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ARF! Training

Be Dog Happy training tips are ARF! - Always Relationship Focused. For more ARF! Training tips, check out our ARF! Training archives.

Having a dog that will eagerly go to his mat and patiently stay is a skill that really comes in handy. If you’re training two dogs, it is obvious that having one wait while the other is working is helpful (trust me, it gets a little hairy otherwise!). But there are some practical applications of being able to send your dog to their mat. For example, if Princess is an exuberant greeter of guests, you can send her to her mat so that folks can calmly get in the door. Or, if Fido barks at the mailman, UPS, FedEx, dogs walking by, people walking by, squirrel taunting them… sending him to the mat is a good redirection.

Remember, the mat has no meaning or value to your dog so you have to give it some value. Before you put the mat down, be prepared to reward your dog for any interest at all in the mat. Most dogs, once you put the mat down, will either look at it, and/or go over to check it out – that’s a freebie for you to reward them and you don’t want to miss that. Click (or, if not using a clicker, say “yes!”) and treat for any interest.

Think about it from a dog’s point of view. You set something down and he checks it out. You have no reaction so he figures, nothing going on here, and leaves it alone. That makes it much more difficult to get him interested in checking out the mat a second time. Take advantage of your dog’s initial curiosity and reward that first look/sniff/etc.

Also, don’t do all three steps at once. Spread it out and have fun. Do step 1 for about five minutes one day and then in the next day or two, put the mat down and see if your dog goes to it on their own. If they do, reward that and go to step 2. Work on step 2 for about five minutes and stop. The next day or two, see if your dog remembers how to do step 2 and if they do, go to step 3.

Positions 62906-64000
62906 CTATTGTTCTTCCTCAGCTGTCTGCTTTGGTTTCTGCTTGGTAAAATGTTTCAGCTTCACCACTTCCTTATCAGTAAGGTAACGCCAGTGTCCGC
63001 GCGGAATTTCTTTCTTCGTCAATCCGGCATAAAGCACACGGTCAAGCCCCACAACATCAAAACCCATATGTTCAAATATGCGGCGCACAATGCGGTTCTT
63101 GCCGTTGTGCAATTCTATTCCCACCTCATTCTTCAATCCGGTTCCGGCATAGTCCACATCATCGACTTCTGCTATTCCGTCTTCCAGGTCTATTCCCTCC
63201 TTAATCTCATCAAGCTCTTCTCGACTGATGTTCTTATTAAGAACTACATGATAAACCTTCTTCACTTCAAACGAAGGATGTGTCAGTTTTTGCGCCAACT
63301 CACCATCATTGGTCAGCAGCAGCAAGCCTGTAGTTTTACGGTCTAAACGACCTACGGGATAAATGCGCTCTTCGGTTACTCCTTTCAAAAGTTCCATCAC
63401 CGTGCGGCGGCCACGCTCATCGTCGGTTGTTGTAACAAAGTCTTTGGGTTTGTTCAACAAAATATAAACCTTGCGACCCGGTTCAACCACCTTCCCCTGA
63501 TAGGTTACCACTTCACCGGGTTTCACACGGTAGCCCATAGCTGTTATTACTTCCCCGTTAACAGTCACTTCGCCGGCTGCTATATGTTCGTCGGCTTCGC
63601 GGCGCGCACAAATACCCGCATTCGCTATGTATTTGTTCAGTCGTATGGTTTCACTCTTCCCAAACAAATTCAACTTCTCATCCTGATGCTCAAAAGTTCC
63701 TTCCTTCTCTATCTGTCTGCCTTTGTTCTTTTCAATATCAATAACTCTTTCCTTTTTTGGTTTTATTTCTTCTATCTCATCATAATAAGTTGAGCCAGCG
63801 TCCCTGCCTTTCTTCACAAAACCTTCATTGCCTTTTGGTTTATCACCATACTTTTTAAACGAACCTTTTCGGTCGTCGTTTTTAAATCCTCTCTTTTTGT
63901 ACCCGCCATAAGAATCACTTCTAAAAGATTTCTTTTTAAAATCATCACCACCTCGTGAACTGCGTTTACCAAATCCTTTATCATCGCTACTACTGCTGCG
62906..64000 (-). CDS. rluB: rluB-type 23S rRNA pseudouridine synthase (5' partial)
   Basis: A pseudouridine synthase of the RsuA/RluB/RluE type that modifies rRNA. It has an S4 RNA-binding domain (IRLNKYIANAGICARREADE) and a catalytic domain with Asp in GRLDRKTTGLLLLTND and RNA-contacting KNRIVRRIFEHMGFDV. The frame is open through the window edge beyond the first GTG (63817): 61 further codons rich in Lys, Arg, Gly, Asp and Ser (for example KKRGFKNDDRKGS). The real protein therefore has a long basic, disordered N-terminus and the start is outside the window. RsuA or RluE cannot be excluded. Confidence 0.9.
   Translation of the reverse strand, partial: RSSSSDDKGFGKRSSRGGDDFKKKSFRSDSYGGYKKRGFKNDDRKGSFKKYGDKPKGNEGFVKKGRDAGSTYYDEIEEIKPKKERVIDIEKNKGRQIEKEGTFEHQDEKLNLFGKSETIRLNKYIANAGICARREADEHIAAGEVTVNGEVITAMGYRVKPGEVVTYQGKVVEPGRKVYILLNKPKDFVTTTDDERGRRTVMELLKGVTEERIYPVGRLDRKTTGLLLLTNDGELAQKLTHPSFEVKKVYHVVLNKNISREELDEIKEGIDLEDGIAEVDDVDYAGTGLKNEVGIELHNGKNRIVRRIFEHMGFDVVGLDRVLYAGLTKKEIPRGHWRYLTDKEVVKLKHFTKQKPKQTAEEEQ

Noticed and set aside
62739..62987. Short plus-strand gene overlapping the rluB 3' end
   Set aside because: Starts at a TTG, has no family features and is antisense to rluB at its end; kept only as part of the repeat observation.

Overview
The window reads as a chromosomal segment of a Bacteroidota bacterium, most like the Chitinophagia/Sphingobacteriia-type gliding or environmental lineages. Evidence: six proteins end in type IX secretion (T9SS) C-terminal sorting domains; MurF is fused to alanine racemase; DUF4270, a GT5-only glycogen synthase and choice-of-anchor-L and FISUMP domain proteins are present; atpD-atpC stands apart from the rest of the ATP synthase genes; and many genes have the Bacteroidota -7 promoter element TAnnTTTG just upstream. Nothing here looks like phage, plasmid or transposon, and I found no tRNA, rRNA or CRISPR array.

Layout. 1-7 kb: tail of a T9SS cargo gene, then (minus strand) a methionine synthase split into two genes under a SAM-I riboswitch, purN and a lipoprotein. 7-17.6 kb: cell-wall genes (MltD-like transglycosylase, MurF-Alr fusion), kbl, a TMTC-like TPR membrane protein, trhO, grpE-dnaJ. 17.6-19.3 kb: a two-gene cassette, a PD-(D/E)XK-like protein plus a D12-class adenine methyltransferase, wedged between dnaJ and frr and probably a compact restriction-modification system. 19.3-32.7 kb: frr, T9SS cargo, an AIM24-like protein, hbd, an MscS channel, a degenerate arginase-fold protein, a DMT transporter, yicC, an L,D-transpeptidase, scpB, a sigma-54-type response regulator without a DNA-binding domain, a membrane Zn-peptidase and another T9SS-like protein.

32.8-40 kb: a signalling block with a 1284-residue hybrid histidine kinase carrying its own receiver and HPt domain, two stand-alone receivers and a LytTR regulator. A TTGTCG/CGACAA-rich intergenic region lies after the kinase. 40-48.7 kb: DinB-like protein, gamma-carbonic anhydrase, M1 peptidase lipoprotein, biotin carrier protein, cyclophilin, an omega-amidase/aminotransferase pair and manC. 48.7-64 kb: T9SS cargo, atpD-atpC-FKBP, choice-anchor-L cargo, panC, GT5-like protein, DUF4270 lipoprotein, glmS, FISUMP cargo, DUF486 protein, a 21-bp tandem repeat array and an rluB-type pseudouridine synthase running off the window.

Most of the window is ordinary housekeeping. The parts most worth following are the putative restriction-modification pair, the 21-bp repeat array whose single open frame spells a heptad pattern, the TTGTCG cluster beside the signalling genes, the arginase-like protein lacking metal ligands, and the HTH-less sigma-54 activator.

Interested in teaching your pooch to find the mat and wait there until they’re told to leave? Here’s how:

Step 1: Building value for the mat

Put down the mat (or whatever you want to use for your dog’s place to go to, like a towel, yoga mat, dog bed, etc.) and click and treat for any interest your dog shows in the mat. It is important that you place the treat on the mat after you click. Eating his treat off the mat will help make the mat important to your dog.

Here’s Grady demonstrating step 1:

Step 2: Finding the mat

Once your dog has learned that the mat has value (and therefore worth some attention!), then you want to work on encouraging your dog to go find the mat. At this step you do not tell the dog to go find the mat.

Here’s what you do:

  1. You put down the mat and the dog goes to it because you’ve already done a brilliant job of teaching him the mat has value!
  2. You click or say “Yes!” when any part of your dog’s body is on the mat.
  3. You toss the treat away from the mat (make sure your dog sees you toss the treat).
  4. Your dog gets his treat and runs back to the mat.
  5. You click and toss the treat away from the mat.
  6. Repeat several times until your dog is eagerly running back to his mat.

Grady kindly demonstrating step 2:

Step 3: Finding the mat and waiting

At this step you want to begin sending your dog from a distance to the mat and they wait until told to leave.

The steps are:

  1. Have your dog close to you, facing the mat.
  2. Dog runs to the mat and stops on the mat.
  3. You click and walk over and treat your dog while the dog is on the mat (put the treat on the mat).
  4. Toss the treat so that your dog leaves the mat.
  5. While your dog is running to get the treat, you move somewhere different and, after your dog eats his treat, call him to you.
  6. Repeat step 1-5.
  7. Once your dog is consistently going to the mat, you can add your verbal cue. I say “mat” but you can use any other word.

Grady, showing step 3:


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